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Ben Jones
Ben Jones, UK Lawyer
Category: Law
Satisfied Customers: 46141
Experience:  Qualified Solicitor - Please start your question with 'For Ben Jones'
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I am currently an electronics design engineer for a company

Resolved Question:

I am currently an electronics design engineer for a company that has decided to no longer develop their own hardware products. I have not been told I'm being made redundant, but they intend to move me over to work in production to do menial assembly jobs instead. I think they must be trying to avoid redundancy payments. I am 61 years old, and would not be able to do the work (stiff joints etc). Are they entitled to do this? I thought they could only offer alternative jobs if they were a similar level. Thank you
Submitted: 5 months ago.
Category: Law
Expert:  Ben Jones replied 5 months ago.

Hello, my name is***** am a qualified lawyer and I will be assisting you with your question today. How long have you worked there for?

Customer: replied 5 months ago.
8 years
Customer: replied 5 months ago.
I do not want to switch to phone.
Expert:  Ben Jones replied 5 months ago.

If there is a redundancy situation, which this would appear to be, an employer has a duty to offer those employees at risk any suitable alternative employment (“SAE”) that may exist at the time. The objective is to keep the employee in a job rather than make them redundant. Therefore, if an employee accepts an offer of SAE, their employment will continue in the new position and they would lose their entitlement to a redundancy payment.

If the offer is considered unsuitable and the employee refuses it, they will be made redundant and still receive redundancy pay. However, if the offer was suitable and the employee unreasonably refuses it, they would effectively be resigning and will lose their entitlement to redundancy pay.

So the main issue is what makes an offer suitable and when can an employee reasonably refuse it. The most common factors that would make an offer unsuitable are:

· Job content/status – drop in status, substantial changes in duties, etc.

· Pay and other benefits – significant drop in earnings/benefits (e.g. basic pay, bonuses, overtime, sick pay, holidays)

· Working hours – change in shift pattern, removal of overtime, extension/reduction of working hours

· Change of workplace – new location making it unreasonable to travel to the new place of work

· Job prospects – going from permanent to temporary work, becoming self-employed or being employed on a fixed-term contract.

Where an offer of alternative employment has been made and its terms and conditions are different to the employee's current terms, they have the right to a 4-week trial period. If during the trial period they decide that the job is not suitable they should tell their employer straight away. This will not affect their employment rights, including the right to receive statutory redundancy pay.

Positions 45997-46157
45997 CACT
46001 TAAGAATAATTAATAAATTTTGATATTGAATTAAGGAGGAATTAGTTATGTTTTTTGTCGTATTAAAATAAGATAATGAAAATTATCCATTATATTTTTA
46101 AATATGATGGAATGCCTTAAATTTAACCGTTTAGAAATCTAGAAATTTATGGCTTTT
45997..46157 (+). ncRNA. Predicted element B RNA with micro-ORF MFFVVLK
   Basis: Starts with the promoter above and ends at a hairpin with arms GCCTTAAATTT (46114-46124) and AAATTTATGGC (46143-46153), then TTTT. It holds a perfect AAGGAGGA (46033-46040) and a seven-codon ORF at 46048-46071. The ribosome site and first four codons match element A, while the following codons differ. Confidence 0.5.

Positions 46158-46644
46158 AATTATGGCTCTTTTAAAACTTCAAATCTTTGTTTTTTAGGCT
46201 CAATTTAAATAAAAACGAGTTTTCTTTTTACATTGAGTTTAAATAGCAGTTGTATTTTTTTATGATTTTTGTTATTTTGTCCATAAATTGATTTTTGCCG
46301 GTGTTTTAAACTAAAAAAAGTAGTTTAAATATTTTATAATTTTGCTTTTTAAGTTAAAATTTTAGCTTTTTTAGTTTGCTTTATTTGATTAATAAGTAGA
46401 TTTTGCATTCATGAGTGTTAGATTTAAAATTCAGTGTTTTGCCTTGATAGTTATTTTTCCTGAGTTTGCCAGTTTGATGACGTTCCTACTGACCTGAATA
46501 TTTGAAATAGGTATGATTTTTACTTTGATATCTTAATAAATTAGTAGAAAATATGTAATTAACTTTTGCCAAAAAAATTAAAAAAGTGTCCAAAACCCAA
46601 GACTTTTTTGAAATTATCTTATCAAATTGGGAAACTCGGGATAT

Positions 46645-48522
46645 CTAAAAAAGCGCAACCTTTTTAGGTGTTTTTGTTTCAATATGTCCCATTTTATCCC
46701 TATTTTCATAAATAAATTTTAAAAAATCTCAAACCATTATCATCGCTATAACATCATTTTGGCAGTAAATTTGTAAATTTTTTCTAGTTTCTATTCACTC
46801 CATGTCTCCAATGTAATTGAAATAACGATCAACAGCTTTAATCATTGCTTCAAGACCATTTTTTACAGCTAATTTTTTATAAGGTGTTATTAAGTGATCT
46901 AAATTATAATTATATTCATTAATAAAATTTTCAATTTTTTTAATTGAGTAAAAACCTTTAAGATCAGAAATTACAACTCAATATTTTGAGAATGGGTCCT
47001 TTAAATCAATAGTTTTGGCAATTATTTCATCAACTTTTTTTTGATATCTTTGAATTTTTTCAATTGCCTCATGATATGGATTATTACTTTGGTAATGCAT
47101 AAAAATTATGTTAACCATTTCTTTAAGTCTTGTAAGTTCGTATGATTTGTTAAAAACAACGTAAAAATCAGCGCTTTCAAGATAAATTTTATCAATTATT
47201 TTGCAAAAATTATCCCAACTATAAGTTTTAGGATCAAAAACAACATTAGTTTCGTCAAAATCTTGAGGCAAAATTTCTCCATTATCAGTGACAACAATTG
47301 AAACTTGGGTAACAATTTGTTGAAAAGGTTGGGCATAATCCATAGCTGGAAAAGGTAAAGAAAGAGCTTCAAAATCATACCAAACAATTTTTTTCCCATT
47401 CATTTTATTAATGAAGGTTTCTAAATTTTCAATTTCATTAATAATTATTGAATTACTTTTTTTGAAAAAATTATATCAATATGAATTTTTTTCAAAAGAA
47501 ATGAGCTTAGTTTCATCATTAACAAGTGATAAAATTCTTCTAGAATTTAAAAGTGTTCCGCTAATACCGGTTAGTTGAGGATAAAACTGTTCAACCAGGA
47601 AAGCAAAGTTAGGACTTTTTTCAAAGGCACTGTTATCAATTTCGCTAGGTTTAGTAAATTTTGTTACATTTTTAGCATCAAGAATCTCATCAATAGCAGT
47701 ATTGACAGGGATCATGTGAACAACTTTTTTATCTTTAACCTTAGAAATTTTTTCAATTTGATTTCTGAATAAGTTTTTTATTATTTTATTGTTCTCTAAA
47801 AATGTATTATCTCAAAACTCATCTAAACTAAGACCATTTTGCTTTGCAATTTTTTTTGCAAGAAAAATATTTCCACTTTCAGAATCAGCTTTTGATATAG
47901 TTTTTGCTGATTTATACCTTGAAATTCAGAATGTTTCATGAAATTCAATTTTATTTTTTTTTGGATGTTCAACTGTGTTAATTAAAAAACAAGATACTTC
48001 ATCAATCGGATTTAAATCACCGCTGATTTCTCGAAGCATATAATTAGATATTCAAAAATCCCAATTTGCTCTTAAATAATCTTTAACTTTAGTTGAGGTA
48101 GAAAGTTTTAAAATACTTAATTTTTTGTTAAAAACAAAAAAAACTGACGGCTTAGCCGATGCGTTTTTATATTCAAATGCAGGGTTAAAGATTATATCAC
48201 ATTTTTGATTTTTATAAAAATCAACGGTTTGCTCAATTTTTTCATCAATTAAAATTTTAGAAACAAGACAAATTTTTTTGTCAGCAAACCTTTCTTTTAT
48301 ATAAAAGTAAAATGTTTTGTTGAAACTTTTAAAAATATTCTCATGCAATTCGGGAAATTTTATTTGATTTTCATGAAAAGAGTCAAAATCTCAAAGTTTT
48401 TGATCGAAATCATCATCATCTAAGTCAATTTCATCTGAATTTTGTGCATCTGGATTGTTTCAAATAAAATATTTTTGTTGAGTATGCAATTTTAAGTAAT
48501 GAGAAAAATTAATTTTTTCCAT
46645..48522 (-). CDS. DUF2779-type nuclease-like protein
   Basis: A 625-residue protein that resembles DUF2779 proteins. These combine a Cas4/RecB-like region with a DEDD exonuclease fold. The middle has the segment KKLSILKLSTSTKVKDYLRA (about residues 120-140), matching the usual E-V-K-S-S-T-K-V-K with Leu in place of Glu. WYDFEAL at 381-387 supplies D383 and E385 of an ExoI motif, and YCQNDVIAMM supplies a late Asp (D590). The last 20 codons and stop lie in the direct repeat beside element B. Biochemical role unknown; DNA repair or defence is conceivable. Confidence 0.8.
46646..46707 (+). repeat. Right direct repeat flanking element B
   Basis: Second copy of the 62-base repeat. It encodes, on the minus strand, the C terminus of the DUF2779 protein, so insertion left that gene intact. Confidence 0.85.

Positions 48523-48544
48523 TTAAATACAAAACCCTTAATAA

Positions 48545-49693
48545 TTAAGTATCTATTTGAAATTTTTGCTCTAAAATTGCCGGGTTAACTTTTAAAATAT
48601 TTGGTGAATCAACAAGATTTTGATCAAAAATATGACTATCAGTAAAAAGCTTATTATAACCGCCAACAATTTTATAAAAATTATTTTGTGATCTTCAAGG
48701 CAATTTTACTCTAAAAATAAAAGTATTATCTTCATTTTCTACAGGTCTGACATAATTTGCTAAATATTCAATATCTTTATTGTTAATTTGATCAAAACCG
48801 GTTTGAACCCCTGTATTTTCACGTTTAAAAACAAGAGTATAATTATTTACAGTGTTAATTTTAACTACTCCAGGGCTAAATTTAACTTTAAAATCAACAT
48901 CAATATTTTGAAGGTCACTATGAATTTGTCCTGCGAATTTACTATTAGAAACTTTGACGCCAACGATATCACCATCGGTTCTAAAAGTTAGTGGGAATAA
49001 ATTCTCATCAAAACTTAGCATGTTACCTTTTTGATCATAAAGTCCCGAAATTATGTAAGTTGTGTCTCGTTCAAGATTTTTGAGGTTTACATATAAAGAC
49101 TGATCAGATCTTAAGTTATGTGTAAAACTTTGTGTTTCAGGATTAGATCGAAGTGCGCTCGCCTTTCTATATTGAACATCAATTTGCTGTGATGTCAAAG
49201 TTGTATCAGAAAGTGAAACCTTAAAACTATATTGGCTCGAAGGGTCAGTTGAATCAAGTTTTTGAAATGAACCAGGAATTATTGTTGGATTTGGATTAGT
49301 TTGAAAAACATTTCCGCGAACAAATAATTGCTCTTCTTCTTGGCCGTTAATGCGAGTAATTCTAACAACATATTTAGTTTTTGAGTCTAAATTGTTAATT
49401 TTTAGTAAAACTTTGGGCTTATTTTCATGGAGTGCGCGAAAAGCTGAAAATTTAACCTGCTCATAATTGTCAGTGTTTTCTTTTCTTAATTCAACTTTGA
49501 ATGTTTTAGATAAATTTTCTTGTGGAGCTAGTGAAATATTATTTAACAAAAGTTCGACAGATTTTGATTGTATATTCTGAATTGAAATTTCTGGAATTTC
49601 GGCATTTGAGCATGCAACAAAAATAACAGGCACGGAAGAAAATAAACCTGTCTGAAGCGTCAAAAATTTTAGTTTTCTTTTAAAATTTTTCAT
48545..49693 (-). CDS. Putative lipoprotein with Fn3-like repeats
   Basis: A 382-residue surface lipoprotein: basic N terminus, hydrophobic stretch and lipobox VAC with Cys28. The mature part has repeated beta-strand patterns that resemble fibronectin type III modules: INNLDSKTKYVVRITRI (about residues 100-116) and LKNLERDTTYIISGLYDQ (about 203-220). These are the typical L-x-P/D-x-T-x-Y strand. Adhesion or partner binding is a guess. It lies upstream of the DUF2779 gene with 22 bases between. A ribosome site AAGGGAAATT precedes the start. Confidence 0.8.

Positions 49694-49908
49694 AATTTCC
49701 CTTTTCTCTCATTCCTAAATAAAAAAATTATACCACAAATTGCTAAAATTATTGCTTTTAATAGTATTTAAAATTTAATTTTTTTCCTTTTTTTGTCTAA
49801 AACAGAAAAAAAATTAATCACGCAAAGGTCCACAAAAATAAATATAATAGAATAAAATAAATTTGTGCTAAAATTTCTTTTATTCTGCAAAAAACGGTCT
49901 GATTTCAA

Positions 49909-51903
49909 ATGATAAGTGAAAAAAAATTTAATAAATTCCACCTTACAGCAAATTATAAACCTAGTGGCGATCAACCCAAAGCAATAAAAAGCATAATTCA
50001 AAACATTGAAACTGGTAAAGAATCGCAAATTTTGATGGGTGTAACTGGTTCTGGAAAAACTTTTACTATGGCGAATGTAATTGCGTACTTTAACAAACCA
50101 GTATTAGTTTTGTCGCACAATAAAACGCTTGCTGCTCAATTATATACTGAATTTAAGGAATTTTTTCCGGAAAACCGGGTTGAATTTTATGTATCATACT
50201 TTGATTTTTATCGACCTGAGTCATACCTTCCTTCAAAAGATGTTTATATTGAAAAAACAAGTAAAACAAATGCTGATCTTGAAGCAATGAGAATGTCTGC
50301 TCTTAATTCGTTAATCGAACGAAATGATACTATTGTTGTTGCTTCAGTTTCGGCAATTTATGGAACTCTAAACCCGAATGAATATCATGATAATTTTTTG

I would say you have a relatively strong position to reject what is currently on offer as being unsuitable and opt for redundancy instead.

Please take a second to leave a positive rating for the service so far by selecting 3, 4 or 5 stars. I can continue answering follow up questions and in particular can also discuss how to pursue this if they refuse to pay redundancy. Don’t worry, there is no extra cost and leaving a rating will not close the question and we can still continue this discussion. Thank you

Ben Jones, UK Lawyer
Category: Law
Satisfied Customers: 46141
Experience: Qualified Solicitor - Please start your question with 'For Ben Jones'
Ben Jones and other Law Specialists are ready to help you
Expert:  Ben Jones replied 5 months ago.

A new feature in the employment tribunal’s claims process is mandatory early conciliation with ACAS. This requires prospective claimants to notify ACAS and provide details of their intended claim and they would then try to negotiate between the claimant and respondent to seek out of court settlement in order to avoid having to take the claim to the tribunal. It is possible for the parties to refuse to engage in these negotiations, or that they are unsuccessful, in which case they would get permission to proceed with making the claim in the tribunal.

If negotiations are initiated and settlement is reached, then the claimant would agree not to proceed with the claim in return for the agreed financial settlement.

The conciliation procedure and the form to fill in can be found here:

https://ec.acas.org.uk/Submission/SingleClaimantPage

In terms of the time limits within which a claim must be presented, the early conciliation process places a ‘stop’ on that and the time between notifying ACAS and them issuing permission to proceed with the claim would not count for the purposes of these time limits.

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